Cars don’t typically worry about starting school, being a good big brother, or having their first “oil spill,” but they certainly do in the world of Go! Go! Cory Carson.

This new preschool show is a collaboration between VTech, Kuku Studios, and Netflix that follows the adventures of an adorable young car named Cory as he navigates the struggles of childhood while living in Bumperton Hills. Go! Go! Cory Carson disrupts the traditional, clear-cut path of kid’s TV licensing and toy development because the show is based on an existing toy line: VTech’s Go! Go! Smart Wheels vehicles.

According to Jennifer Eiselein, vice president of marketing and product development at VTech, the company realized that its interactive vehicle line had a dedicated, loyal fan base. “[Kids would] build these whole worlds, and they had their own imaginative stories that they would create about the world, and we really saw the opportunity to turn that into an IP (intellectual property),” she says.

VTech CEO Allan Wong is a family friend of Kuku Studios Founder and CEO Alex Woo, which is how the two companies formed a partnership. Woo went to look at the Go! Go! Smart Wheels toy line and was excited about the open-ended creative possibilities. The line included a variety of vehicle types — including fire trucks, race cars, and police cars — but none of the vehicles had names or personalities. “There were no preexisting characters or a preexisting story that I had to adhere to,” Woo says. “It was sort of like a blank canvas.”

Using the diverse vehicle lineup as a base, Woo and Kuku Studios Co-Founder Stanley Moore started to brainstorm, looking at the landscape of kids’ shows and movies starring vehicles. They realized that properties such as Cars, Thomas the Tank Engine, and Tayo the Little Bus all featured adult vehicles dealing with adult problems. So, they decided to focus their series on a kid car dealing with kid problems.

A still from the opening credits of Go! Go! Cory Carson

When it came to developing Go! Go! Cory Carson, Woo and Moore wanted the show to genuinely appeal not only to preschool kids, but also to adults. As a parent, Moore says he wanted to make a show that he would enjoy watching. The team did this by focusing the episodes on relatable issues and incorporating smart humor into the show.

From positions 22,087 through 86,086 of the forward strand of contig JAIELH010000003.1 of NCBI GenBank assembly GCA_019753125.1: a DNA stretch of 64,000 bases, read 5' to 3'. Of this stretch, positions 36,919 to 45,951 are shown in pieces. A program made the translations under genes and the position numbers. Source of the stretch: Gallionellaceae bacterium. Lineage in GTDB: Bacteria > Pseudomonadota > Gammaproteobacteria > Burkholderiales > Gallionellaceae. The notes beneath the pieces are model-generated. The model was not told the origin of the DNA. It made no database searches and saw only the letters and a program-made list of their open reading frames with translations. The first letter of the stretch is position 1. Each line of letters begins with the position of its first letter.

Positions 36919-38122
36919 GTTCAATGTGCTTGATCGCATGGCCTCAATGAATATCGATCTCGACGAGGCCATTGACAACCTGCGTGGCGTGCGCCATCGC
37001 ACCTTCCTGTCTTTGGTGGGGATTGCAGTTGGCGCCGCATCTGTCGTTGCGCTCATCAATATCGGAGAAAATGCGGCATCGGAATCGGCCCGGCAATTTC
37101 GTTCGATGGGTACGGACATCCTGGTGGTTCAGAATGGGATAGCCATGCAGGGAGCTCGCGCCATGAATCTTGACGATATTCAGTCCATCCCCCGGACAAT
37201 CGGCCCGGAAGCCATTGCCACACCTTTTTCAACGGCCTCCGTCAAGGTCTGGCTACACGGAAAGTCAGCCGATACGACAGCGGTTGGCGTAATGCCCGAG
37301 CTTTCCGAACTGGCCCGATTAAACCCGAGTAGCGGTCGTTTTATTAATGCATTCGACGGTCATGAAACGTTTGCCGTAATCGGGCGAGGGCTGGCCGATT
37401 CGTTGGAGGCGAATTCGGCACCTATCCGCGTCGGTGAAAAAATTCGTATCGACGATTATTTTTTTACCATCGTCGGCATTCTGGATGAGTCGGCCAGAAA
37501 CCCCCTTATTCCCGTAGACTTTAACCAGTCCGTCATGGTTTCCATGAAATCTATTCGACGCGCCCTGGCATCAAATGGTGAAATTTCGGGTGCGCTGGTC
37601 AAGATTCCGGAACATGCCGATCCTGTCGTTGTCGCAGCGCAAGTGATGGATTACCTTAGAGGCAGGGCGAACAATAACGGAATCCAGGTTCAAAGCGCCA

The duo had previously worked at Pixar, and they transferred some of that experience and philosophy to their work on Go! Go! Cory Carson.

“In feature films, you’re not trying to make shows for children, you’re trying to make shows for everyone. And as someone who belongs in the group of everyone, we get to decide if we’re enjoying it and having a good time,” Moore says. “We always try to keep ourselves honest. If a joke wasn’t funny to us, then it wasn’t funny enough to be in the show.”

Eiselein says many fans on social media specifically bring up one line from the first season that is a prime example of the show’s sense of humor. A young car who Cory meets tells him, “My dad says internships are a way big corporations take advantage of the desperate youth.”

“A 2-year-old is not going to get that line, obviously, but their parents are,” Eiselein says. “They’re going to enjoy it while the kid’s laughing at the face Cory is making. … While it flies over the kids and it doesn’t distract them from what they’re experiencing, parents can really appreciate and enjoy [it].”

According to Eiselein, the partnership with Netflix also added valuable insights about formating the show to match the audience. This was especially prevalent in determining episode lengths and Cory Carson’s unique content release schedule. Each episode clocks in at 7 or 8 minutes, and the first two seasons have only seven episodes each. However, to compensate for the shorter seasons, new batches of episodes drop every few months instead of once per year.

This choice is based on viewing patterns of kids in the show’s target age demographic: They have shorter attention spans and enjoy watching content multiple times. “So we give them those two months with a handful of episodes, and then we drop a whole new handful of episodes so they can dive into that,” Eiselein says. “We’ve just done our second drop (on March 1), and that seems to be working really well.”

In addition to being based on a toy line, Go! Go! Cory Carson also inspired a new range of toys featuring characters from the show. VTech debuted the line at Toy Fair New York, including interactive Go! Go! Cory Carson SmartPoint character cars and multiple playsets, available at Target.

The Cory’s Stay & Play Home playset from VTech

Both Eiselein and the Kuku Studios team note that the eventual toy possibilities did not influence the show’s creative development. However, Woo and Moore were both thrilled with the toy line that VTech produced.

“We’ve been blown away by the love and the detail VTech put into every single toy,” Moore says. “I think the attention to detail, keeping the toys on-model and consistent with the show, and the creativity behind some of the playsets have been really exciting.”

Woo says it is difficult to describe the experience of seeing characters who he helped create become toys. “It’s kind of like my 7-year-old dreams come true. Being able to see the things that I draw turn into physical toys, it’s pretty awesome,” he says.

The Cory Carson brand can — and will — go beyond toys thanks to a licensing relationship with Netflix. To start, a selection of Cory Carson books from HarperCollins is available for preorder now on Amazon and will officially launch in June.

As new episodes of Go! Go! Cory Carson continue to drop throughout this year and into its already green-lit second year, there’s no slowing down this four-wheeled preschooler or the rest of the Bumperton Hills gang.


This article originally appeared in the April/May 2020 issue of the Toy Book.